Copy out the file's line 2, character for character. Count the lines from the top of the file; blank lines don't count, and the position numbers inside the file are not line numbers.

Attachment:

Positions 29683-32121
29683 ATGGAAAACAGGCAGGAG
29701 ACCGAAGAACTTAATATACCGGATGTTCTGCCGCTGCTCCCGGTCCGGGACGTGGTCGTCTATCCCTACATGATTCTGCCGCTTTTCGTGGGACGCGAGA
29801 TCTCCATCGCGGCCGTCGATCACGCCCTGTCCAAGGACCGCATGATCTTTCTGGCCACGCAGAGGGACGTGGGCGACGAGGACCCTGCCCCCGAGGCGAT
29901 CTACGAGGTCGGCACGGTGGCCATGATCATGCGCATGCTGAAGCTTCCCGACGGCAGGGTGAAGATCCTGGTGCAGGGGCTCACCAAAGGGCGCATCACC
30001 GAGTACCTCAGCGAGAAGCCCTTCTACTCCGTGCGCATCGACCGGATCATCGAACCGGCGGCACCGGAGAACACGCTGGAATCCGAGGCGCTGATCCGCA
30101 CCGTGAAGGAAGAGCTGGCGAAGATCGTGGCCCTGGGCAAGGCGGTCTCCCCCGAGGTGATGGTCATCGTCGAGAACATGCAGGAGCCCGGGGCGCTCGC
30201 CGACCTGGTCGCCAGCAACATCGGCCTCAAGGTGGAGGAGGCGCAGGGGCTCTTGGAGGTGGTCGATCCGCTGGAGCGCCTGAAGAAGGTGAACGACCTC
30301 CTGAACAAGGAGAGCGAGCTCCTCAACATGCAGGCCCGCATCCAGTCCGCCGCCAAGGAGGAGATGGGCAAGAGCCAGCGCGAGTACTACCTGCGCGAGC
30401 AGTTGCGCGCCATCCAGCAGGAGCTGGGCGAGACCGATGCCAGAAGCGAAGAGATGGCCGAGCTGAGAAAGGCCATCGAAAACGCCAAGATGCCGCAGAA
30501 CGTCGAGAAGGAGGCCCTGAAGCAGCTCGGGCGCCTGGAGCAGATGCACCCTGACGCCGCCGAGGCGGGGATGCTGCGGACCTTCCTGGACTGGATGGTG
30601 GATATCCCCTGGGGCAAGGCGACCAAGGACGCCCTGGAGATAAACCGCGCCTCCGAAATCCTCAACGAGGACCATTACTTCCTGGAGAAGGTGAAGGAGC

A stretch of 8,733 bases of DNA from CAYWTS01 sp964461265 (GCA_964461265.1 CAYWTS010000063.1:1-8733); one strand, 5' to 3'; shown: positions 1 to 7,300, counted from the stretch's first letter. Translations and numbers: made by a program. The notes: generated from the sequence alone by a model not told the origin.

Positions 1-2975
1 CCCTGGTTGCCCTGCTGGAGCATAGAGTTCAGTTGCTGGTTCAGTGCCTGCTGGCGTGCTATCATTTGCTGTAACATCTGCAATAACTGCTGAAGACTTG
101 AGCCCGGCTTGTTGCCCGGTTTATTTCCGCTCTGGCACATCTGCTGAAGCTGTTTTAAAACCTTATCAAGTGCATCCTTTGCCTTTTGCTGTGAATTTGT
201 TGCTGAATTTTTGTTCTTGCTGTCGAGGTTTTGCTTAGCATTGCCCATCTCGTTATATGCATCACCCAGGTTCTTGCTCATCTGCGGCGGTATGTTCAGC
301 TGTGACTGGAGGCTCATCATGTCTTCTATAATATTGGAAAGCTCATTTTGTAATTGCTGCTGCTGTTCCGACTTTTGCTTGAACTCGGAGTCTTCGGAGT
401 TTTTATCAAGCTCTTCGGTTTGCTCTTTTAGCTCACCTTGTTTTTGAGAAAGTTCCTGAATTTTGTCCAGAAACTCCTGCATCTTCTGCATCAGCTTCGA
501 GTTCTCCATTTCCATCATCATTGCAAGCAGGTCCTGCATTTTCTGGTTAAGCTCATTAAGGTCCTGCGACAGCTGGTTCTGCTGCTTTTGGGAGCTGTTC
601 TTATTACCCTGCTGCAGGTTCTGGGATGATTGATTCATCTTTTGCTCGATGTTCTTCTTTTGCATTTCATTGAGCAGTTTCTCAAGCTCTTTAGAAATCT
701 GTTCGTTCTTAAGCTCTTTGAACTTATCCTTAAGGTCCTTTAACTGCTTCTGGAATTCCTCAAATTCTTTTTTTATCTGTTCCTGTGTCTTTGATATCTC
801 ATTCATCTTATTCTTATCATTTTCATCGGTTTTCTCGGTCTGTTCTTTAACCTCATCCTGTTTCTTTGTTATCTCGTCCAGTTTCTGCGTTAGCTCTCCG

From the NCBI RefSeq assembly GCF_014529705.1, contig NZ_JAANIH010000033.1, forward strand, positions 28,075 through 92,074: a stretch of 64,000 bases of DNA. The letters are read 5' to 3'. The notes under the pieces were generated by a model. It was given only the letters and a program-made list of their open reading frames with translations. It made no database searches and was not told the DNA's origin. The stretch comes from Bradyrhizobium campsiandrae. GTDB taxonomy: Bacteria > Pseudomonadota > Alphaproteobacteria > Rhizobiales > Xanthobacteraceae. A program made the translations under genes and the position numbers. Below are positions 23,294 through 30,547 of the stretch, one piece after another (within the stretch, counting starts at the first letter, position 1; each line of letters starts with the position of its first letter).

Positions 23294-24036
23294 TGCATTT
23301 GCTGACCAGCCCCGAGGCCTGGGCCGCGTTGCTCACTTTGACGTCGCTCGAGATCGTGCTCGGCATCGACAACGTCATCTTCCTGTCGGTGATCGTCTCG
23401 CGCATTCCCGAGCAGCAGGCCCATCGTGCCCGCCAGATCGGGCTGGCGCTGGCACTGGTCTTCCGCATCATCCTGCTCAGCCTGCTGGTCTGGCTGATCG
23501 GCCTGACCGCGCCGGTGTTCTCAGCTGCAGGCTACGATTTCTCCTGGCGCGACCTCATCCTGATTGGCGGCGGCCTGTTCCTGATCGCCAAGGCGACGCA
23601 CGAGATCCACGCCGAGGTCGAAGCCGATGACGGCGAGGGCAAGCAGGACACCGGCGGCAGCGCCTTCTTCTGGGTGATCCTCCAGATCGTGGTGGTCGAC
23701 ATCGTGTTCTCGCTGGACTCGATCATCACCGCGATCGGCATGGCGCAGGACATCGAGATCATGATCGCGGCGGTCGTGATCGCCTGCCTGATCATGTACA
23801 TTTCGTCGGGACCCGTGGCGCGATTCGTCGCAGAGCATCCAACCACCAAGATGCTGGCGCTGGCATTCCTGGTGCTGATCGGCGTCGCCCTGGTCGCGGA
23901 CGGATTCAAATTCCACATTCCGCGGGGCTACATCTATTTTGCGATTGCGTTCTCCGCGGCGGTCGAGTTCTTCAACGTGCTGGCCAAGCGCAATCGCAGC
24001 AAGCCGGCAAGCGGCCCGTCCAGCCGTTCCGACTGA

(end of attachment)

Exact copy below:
29683 ATGGAAAACAGGCAGGAG